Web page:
Reviews for September 2nd, 2009
Directed by Lisandro Alonso.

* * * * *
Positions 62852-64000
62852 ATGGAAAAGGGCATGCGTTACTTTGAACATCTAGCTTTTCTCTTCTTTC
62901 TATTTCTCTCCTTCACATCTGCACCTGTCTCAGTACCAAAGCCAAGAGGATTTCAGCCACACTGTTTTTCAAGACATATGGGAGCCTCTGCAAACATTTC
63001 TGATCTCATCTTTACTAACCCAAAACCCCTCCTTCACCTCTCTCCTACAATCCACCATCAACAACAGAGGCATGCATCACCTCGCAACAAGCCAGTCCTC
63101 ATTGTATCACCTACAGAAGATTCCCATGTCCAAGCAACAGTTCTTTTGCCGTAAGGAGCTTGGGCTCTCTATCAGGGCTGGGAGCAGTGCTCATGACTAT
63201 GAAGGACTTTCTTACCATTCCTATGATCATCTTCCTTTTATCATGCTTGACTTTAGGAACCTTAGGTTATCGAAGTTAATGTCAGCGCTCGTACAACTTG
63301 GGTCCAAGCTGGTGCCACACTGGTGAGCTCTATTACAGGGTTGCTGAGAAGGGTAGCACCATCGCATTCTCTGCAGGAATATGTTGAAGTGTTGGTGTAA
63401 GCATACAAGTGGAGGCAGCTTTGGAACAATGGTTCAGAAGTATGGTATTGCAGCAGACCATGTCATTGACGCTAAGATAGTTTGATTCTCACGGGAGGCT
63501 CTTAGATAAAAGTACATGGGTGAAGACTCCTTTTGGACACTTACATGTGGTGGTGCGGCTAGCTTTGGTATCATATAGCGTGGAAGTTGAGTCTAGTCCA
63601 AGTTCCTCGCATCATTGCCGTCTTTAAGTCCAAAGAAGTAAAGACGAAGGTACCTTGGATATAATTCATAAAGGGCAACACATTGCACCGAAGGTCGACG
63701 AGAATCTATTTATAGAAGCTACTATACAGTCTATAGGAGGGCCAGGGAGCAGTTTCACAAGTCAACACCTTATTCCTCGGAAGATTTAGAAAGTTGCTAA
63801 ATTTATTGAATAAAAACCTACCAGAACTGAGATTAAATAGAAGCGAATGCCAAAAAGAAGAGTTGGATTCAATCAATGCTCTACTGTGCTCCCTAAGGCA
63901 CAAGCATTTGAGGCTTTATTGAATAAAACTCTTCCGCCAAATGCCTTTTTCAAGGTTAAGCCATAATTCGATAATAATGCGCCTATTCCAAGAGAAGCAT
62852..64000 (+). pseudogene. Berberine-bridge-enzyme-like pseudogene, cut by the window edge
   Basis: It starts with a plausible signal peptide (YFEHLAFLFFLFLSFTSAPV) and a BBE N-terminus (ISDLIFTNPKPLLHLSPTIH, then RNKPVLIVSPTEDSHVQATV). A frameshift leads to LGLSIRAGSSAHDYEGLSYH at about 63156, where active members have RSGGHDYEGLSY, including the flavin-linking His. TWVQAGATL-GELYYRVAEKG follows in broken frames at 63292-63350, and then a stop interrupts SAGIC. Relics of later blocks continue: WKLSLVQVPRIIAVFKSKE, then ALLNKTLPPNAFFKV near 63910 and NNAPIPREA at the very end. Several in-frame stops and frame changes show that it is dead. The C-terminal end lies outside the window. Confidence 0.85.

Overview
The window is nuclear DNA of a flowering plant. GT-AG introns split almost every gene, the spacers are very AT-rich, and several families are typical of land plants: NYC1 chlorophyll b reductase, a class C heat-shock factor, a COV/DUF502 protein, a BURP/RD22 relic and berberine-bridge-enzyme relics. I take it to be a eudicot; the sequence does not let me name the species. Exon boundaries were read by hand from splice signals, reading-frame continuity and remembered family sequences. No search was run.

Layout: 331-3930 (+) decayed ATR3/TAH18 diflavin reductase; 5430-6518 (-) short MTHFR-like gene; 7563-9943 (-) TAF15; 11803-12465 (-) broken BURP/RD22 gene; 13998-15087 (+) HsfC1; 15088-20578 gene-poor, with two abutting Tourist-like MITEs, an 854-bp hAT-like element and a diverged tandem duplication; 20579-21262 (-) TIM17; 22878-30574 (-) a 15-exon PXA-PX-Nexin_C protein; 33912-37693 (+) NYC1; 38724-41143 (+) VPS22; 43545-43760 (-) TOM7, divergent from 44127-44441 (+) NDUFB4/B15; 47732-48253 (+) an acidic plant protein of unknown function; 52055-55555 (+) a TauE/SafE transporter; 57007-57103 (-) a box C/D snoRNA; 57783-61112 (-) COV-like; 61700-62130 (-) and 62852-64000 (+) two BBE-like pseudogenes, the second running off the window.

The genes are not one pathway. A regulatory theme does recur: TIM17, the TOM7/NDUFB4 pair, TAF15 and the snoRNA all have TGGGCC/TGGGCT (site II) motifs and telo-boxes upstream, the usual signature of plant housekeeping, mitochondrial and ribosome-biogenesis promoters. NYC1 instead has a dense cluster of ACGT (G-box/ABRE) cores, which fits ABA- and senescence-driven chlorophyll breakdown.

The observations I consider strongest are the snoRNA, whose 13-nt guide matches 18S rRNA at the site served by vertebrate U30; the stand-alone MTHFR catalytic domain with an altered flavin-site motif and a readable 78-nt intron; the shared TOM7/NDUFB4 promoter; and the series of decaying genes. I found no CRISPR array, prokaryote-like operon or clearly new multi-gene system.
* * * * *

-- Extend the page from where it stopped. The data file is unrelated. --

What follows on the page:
In Spanish with subtitles. Farrel (Juan Fernandez), a lonely sailor, asks the captain of his freighter to let him off in the port of Ushuala, Argentina, so that he can travel to his birthplace, a small town where his mother resides. Since he doesn’t have his own means of transportation, he waits for someone to offer him a ride toward his seemingly far away destination. You’ll often find him either drinking heavily, eating or just resting, but he very rarely talks at all to anyone. What’s actually going on inside his head throughout the journey? Will anything surprising happen to him all-of-sudden along the way? What’s the significance of the title “Liverpool” for that matter? Will Farrel ever open up emotionally to the audience or to anyone onscreen for that matter? Writer/director Lisandro Alonso doesn’t provide easy answers for any of these questions and puts the burden on the viewer to decipher not only meaning from the ultra-minimal, elliptical plot but to grasp the character development as well. You’ll find yourself watching many static shots with snowy scenery and a very somber, pensive atmosphere that reflects Farrel’s feelings of loneliness and mundane experiences. On the surface, he’s just moving along through his ho-hum life while alienated from those around him. Deep down inside him, though, there are innate frustrations and regrets that he has bottled up for some reason. Throughout the many quiet scenes, there’s a foreboding sense that some kind of tragic event might occur. Almost every scene could be paused and then observed as if it were a painting. Audiences who aren’t accustomed to unconventional narratives that throw traditional plot and character development out the window would probably find the film to be too demanding and meandering as a whole while the sluggish pace and lack of palpable thrills would be excruciatingly dull. However, patient viewers will be concurrently fascinated and captivated by the stark naturalism, subtleties, attention to detail along with the very atmospheric, oddly haunting visuals. Number of times I checked my watch: 2 Opens at the Anthology Film Archives.